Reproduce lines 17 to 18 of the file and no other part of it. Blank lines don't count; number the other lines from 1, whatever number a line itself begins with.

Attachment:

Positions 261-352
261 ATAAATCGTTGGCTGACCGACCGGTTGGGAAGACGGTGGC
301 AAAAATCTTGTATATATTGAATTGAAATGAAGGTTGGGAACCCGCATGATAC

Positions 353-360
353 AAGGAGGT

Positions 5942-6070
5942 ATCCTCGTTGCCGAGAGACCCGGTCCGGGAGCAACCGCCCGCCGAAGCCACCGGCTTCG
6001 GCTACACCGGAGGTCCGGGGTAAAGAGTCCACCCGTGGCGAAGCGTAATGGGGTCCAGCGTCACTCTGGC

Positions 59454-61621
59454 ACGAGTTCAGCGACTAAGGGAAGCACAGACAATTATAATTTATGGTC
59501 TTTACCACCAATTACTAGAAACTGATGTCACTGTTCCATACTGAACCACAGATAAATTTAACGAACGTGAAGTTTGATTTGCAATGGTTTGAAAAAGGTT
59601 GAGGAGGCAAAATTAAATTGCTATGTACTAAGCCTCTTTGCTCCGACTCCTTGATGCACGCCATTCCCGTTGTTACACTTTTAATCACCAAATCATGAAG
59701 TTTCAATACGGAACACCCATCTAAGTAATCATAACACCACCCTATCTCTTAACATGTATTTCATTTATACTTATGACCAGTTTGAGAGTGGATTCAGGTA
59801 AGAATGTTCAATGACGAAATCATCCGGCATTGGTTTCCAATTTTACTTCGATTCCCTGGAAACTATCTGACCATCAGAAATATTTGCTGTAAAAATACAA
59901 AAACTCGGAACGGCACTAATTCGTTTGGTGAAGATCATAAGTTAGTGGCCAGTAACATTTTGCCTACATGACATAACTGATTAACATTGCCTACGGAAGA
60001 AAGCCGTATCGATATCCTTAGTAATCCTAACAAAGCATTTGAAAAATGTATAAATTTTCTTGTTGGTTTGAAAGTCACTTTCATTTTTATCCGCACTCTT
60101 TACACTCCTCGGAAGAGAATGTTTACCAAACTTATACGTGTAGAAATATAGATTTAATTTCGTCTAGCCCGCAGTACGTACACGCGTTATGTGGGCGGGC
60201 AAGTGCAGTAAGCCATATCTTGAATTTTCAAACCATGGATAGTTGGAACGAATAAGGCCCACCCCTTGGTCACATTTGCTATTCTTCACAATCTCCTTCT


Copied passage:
60101 TACACTCCTCGGAAGAGAATGTTTACCAAACTTATACGTGTAGAAATATAGATTTAATTTCGTCTAGCCCGCAGTACGTACACGCGTTATGTGGGCGGGC
60201 AAGTGCAGTAAGCCATATCTTGAATTTTCAAACCATGGATAGTTGGAACGAATAAGGCCCACCCCTTGGTCACATTTGCTATTCTTCACAATCTCCTTCT